‘There is nothing new under the sun’


by Victoria Rodner

São Paulo, April, 22, 2015

Karl Heinz KohlDay III (April, 22) and we all become ethnographers. Professor Emeritus of the Goethe University Frankfurt, Karl Heinz Kohl brings our attention to the issue of time from an anthropological standpoint. Unlike the applied sciences, anthropology offers no single definition for ‘time’, making this a truly multifarious concept. Nevertheless, given the framework of an hour-long talk, Prof Heinz Kohl wishes to provide at least some selective concepts of time for the audience. First of all, he assures us that as a socially constructed notion, how people experience time is necessarily culturally embedded.  This conceptualisation of time may well vary within neighbouring societies, if the modes of labour differ significantly.

He presents us with an iconic image of Charlie Chaplin’s film-still from Modern Times of 1936, where the ‘comic’ social commentator shows how man has become a slave to modernity because of continuous labour patterns and perpetual notions of time. In the field of anthropology (and beyond) time was considered for many years as progressive and linear. With the invention of the pocket watch and the train, mankind became obsessed with keeping time, making time, saving time, measuring time, beating time, investing time and never wasting time. It is safe to say that with the Industrial revolution and zealous modernisation, man’s concept of time broke away from the natural cycles that had dominated for centuries if not millennia.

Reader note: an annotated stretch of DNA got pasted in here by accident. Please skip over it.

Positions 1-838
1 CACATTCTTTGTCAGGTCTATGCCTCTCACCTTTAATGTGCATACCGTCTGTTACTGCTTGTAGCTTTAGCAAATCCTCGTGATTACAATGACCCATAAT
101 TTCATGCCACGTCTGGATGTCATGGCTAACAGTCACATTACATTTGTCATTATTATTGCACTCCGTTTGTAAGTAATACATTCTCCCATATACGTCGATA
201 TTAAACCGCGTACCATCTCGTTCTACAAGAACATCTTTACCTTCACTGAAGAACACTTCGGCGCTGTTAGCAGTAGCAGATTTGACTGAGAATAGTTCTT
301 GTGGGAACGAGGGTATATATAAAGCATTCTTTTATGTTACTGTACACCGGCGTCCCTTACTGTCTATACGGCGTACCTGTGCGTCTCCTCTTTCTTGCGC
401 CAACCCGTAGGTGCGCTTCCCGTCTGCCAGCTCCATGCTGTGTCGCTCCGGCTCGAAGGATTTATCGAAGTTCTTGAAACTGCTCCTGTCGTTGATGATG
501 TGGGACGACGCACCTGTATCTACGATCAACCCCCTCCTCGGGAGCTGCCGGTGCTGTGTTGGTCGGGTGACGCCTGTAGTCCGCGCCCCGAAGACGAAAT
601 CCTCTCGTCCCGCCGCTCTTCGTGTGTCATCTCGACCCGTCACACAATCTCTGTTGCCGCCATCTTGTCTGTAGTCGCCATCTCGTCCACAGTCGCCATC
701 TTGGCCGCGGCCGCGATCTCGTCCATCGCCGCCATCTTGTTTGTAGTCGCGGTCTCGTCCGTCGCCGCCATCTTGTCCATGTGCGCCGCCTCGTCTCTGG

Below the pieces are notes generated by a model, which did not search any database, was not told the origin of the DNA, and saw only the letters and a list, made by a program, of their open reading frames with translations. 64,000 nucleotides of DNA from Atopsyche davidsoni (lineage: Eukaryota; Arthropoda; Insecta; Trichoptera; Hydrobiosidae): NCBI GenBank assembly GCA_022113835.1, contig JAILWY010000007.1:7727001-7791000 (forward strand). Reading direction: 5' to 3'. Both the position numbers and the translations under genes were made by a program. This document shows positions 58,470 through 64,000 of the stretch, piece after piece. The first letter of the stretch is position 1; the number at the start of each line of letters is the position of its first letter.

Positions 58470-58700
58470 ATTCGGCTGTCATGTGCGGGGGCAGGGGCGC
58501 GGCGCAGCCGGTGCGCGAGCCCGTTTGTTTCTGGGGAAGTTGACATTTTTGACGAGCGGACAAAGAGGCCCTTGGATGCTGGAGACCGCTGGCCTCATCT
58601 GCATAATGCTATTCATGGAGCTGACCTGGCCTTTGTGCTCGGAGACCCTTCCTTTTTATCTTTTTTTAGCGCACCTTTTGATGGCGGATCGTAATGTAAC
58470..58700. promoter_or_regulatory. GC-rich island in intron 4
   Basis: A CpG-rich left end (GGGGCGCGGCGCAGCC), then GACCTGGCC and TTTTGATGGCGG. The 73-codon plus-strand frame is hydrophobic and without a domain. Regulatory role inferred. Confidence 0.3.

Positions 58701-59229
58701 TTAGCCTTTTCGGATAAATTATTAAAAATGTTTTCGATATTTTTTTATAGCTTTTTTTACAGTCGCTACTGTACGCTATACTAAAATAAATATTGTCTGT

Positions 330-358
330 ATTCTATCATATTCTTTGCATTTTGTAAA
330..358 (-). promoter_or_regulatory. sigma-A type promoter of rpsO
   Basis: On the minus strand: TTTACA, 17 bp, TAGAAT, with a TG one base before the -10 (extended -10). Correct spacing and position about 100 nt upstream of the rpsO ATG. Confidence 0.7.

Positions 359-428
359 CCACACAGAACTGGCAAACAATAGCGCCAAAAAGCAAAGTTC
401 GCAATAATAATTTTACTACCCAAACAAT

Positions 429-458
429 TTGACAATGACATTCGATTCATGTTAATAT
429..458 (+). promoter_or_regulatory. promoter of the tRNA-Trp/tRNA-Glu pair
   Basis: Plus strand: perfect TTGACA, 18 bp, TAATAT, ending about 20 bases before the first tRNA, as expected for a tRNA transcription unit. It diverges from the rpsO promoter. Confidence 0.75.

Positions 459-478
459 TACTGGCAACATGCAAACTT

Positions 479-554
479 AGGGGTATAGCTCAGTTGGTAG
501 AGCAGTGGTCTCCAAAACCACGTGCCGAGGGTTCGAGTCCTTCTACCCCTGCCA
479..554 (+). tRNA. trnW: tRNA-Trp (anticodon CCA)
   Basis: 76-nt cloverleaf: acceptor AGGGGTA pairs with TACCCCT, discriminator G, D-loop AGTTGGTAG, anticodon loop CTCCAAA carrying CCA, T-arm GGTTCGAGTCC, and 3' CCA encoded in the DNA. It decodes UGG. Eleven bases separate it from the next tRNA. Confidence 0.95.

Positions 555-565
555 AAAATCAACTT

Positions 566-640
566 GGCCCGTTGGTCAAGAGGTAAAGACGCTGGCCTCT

Time, and the manipulation of it, went hand in hand with the idea of progress. Those who were seen to be unable to ‘keep up with the times’, were dismissed as uncivilised, backward, savage. However, there soon came some reconceptualisations regarding the issue of time and a call for relativism in this field. As anthropologists became more interested and sympathetic to the study of ‘other’ cultures, they soon noted how time could be cyclical, especially in agrarian communities. This realisation seemed to highlight the rigidity of the Western concept of time as linear and compartmentalised, calling into question its validity and perhaps even benefits for modern man.  Prof Heinz Kohl stresses how ancient mythologies from across the globe have portrayed time as cyclical rather than linear, so that the present is in fact a repetition of the past.

Linking his talk to previous ones, Prof Heinz Kohl notes how Hinduism and Buddhism extend this cyclical notion of time to the origin of the universe, so that if an eventual ‘Big Crunch’ follows on from a ‘Big Bang’, this would in fact be a renewal the cosmos, not the end of it.  He also brings our attention to the modern mythologies of the Aborigines in Australia, whose Dream Time centres round realities in parallel universes, which are repeated in our earthly world in a cyclical manner. Prof Heinz Kohl concludes his talk with a well-known quote from King Solomon - ‘There is nothing new under sun’ – thereby implying a cyclical quality to the issue of time. This notion of perpetual repetition or cyclical nature of time seems to offer a more bearable existence for mankind in both the short and long term. His talk ignited a variety of questions from scholars across the fields, making this a truly stimulating and interdisciplinary approach to time.